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  • Writer's pictureWM&R

You Were Big Data Before Big Data

Updated: Feb 4, 2021

“Like the sands of the hourglass, these are the days of our lives.”


It’s weird to segue from soap operas to data mining, but then again so am I. I started programming from data tapes at the Bureau of Labor Statistics in 1988. We used Job Control Language to tell someone at Boeing Computer Services to load a tape for us, and then execute our commands to analyze hundreds of thousands of records almost instantaneously.

From Day One on the job, I thought if University of Maryland had anything remotely this wonderful, I wouldn’t have given up my PhD fellowship—a four-year free ride I gave up to enter federal service, coach the Labor Pains softball team in the Congressional B League, and learn to program in SAS.

Later I used these skills in my first association job at NAHB, where we had a Data General “mini-computer” that, despite the name, was a cube 4 feet tall and 2 feet wide and deep that had a tape drive. I had a huge office on the 1st floor where homeless guys mooned me during late night projects, but I could easily race up the back stairwell to reverse and reload tapes.

A lot of people care(d) then and now what NAHB had to say about housing starts, housing affordability, and the impact of regulations. We did contract work for HUD on housing costs by housing market, for DOD on base housing allowances, even DOE on efficiency of various modular housing. Almost all of it was “original research” based on tabulations of American Housing Surveys, the population and economic Censuses, sometimes our own surveys of builders and consumers.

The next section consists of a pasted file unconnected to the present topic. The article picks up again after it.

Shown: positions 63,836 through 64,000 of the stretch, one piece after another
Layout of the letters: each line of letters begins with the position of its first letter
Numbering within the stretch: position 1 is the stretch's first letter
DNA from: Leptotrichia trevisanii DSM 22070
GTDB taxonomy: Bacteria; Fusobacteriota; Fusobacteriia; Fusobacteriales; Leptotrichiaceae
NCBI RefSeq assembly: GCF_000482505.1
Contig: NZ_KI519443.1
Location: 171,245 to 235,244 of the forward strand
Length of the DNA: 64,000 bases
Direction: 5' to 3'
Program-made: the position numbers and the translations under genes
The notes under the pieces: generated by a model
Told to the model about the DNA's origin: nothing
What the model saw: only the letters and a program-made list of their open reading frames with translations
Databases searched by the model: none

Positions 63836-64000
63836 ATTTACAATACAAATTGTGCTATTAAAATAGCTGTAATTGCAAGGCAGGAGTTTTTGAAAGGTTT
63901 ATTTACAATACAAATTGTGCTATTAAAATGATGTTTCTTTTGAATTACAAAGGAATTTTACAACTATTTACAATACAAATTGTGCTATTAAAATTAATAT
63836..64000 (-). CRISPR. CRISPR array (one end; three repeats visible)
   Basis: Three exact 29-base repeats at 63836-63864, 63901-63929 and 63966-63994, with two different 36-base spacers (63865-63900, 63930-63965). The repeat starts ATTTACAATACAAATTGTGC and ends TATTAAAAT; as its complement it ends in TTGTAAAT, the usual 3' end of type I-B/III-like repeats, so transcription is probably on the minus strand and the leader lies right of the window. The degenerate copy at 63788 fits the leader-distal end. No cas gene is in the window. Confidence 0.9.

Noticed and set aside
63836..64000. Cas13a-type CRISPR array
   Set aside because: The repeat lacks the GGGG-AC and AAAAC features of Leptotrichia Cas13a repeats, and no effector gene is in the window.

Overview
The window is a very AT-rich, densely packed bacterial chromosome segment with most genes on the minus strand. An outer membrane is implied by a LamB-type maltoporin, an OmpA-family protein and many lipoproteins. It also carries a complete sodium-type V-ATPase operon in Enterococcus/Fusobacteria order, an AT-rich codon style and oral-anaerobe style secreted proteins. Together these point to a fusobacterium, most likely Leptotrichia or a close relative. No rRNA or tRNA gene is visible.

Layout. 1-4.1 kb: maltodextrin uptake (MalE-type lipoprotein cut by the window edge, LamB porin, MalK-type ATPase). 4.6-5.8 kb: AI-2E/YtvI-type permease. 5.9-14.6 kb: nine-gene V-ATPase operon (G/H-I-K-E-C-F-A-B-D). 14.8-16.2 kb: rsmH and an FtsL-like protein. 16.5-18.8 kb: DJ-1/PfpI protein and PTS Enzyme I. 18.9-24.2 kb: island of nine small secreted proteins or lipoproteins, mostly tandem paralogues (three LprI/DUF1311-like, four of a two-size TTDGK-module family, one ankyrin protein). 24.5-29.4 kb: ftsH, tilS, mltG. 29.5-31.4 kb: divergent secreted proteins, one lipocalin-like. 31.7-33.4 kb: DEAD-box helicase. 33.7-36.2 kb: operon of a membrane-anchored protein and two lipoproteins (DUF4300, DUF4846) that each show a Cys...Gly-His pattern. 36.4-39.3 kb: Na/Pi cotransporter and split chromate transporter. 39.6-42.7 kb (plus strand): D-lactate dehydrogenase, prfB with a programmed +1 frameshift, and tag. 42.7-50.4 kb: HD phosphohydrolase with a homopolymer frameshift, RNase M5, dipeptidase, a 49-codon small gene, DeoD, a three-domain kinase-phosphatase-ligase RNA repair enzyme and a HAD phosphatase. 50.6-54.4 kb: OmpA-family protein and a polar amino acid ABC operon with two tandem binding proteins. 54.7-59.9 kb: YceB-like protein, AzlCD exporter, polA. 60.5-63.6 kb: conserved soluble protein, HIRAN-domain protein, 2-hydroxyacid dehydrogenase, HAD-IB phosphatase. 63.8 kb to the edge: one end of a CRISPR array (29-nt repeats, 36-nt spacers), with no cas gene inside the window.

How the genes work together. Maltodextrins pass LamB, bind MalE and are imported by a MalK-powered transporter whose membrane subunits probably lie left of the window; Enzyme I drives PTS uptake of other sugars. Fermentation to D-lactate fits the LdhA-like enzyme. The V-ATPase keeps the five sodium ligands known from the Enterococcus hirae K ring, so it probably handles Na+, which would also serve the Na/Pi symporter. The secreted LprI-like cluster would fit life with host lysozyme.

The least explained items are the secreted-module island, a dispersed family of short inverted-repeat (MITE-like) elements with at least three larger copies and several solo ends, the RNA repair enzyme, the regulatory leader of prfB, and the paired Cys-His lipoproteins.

It is odd to flash forward to today and hear so many people promise so much in an era where “big data” is allegedly easy to access, analyze, and turn into intelligence and decision support. Frankly, it always was. My SAS license costs me about $5,000 a year. Programming in it is no different than it was more than 30 years ago.

Most of us are sitting on mounds of data in our AMS. It’s generally easy to download, and most AMS have very similar structures. It’s absurdly easy to summarize data for easier analysis. It can be merged with survey data, which we do routinely to avoid having to ask the same questions over and over.

If your data coverage sucks, we can do the opposite and share with you new data to upload or enter. Generally I think of an AMS as a black box, hard to modify regularly, because if anything, data quality has declined as more members have easy access to enter new records or modify existing ones.

The work time spent on a data mining project is often 80% hygiene and learning structures, 20% analysis and interpretation. This is why theoretically you would be better off with a Power BI type user on staff, and there seem to be more on Collaborate every year.

But when it comes to using bits and pieces to fill in the blanks, to integrate opinion research and qualitative insights with the behavior stored as data, we’re often better handling those grains of sand and turning them into castles. As the analogy implies, the sand castle doesn’t stand long, but it looks pretty and it’s even enjoyable to build.

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